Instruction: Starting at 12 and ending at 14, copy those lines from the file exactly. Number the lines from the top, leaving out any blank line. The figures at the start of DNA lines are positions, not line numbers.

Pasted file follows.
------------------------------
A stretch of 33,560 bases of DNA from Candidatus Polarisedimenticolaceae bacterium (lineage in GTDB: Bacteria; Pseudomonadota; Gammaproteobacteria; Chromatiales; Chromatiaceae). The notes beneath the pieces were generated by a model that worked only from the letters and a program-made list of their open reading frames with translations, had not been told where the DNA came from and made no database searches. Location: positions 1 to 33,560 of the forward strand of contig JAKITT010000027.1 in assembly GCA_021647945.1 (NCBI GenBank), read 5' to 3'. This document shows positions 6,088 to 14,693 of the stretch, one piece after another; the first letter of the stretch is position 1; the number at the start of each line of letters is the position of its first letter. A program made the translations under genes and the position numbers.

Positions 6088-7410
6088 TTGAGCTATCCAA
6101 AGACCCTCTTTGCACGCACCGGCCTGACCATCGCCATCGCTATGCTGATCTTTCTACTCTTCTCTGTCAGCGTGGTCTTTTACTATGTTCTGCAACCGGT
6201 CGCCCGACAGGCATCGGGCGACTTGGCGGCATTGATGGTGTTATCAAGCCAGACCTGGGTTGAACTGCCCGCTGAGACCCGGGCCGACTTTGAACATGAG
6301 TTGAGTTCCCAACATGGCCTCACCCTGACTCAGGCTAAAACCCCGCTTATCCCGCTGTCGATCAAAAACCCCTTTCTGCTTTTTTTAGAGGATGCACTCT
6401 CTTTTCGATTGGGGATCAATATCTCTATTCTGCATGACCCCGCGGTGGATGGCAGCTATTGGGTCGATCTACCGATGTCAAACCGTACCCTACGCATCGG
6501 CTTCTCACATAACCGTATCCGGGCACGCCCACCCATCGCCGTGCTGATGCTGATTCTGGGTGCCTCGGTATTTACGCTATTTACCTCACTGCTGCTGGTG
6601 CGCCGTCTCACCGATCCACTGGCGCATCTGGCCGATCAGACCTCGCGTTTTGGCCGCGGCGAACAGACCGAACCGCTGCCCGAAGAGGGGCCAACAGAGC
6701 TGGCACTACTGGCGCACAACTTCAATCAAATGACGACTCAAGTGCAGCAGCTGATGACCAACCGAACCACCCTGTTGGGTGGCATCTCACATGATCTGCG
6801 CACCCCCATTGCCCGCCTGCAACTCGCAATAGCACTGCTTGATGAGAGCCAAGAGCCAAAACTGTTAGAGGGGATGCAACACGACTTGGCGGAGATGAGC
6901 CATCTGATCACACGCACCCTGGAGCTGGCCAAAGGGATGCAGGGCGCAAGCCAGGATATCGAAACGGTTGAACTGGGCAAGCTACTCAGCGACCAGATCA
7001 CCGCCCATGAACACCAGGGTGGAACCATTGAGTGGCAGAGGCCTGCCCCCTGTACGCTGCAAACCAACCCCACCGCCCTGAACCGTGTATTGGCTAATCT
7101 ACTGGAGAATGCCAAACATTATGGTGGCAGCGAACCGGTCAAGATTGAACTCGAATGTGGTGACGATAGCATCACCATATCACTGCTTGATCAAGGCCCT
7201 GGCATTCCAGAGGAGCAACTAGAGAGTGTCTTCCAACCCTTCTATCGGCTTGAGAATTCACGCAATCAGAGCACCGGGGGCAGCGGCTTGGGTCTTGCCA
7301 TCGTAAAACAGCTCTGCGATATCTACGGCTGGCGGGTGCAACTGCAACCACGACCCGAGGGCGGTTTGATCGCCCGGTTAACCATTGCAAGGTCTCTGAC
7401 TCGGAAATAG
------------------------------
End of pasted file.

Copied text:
6901 CATCTGATCACACGCACCCTGGAGCTGGCCAAAGGGATGCAGGGCGCAAGCCAGGATATCGAAACGGTTGAACTGGGCAAGCTACTCAGCGACCAGATCA
7001 CCGCCCATGAACACCAGGGTGGAACCATTGAGTGGCAGAGGCCTGCCCCCTGTACGCTGCAAACCAACCCCACCGCCCTGAACCGTGTATTGGCTAATCT
7101 ACTGGAGAATGCCAAACATTATGGTGGCAGCGAACCGGTCAAGATTGAACTCGAATGTGGTGACGATAGCATCACCATATCACTGCTTGATCAAGGCCCT